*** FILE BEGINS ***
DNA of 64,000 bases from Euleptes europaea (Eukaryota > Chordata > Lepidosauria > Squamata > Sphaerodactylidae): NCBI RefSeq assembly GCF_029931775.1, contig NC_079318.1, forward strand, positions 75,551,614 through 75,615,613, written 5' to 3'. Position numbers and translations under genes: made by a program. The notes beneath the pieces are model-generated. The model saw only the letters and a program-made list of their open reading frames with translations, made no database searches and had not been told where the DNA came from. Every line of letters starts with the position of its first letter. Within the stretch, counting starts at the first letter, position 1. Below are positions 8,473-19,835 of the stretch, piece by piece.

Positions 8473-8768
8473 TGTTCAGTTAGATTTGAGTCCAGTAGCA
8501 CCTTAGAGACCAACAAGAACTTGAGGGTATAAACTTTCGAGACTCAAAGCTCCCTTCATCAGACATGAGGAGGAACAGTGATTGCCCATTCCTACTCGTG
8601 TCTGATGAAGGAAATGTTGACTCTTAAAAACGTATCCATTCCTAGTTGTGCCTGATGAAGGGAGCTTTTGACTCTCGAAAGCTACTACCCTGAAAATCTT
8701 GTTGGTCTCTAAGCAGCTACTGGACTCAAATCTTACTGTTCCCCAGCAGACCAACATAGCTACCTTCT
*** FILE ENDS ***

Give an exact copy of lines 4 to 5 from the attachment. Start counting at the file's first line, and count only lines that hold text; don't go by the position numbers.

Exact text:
8501 CCTTAGAGACCAACAAGAACTTGAGGGTATAAACTTTCGAGACTCAAAGCTCCCTTCATCAGACATGAGGAGGAACAGTGATTGCCCATTCCTACTCGTG
8601 TCTGATGAAGGAAATGTTGACTCTTAAAAACGTATCCATTCCTAGTTGTGCCTGATGAAGGGAGCTTTTGACTCTCGAAAGCTACTACCCTGAAAATCTT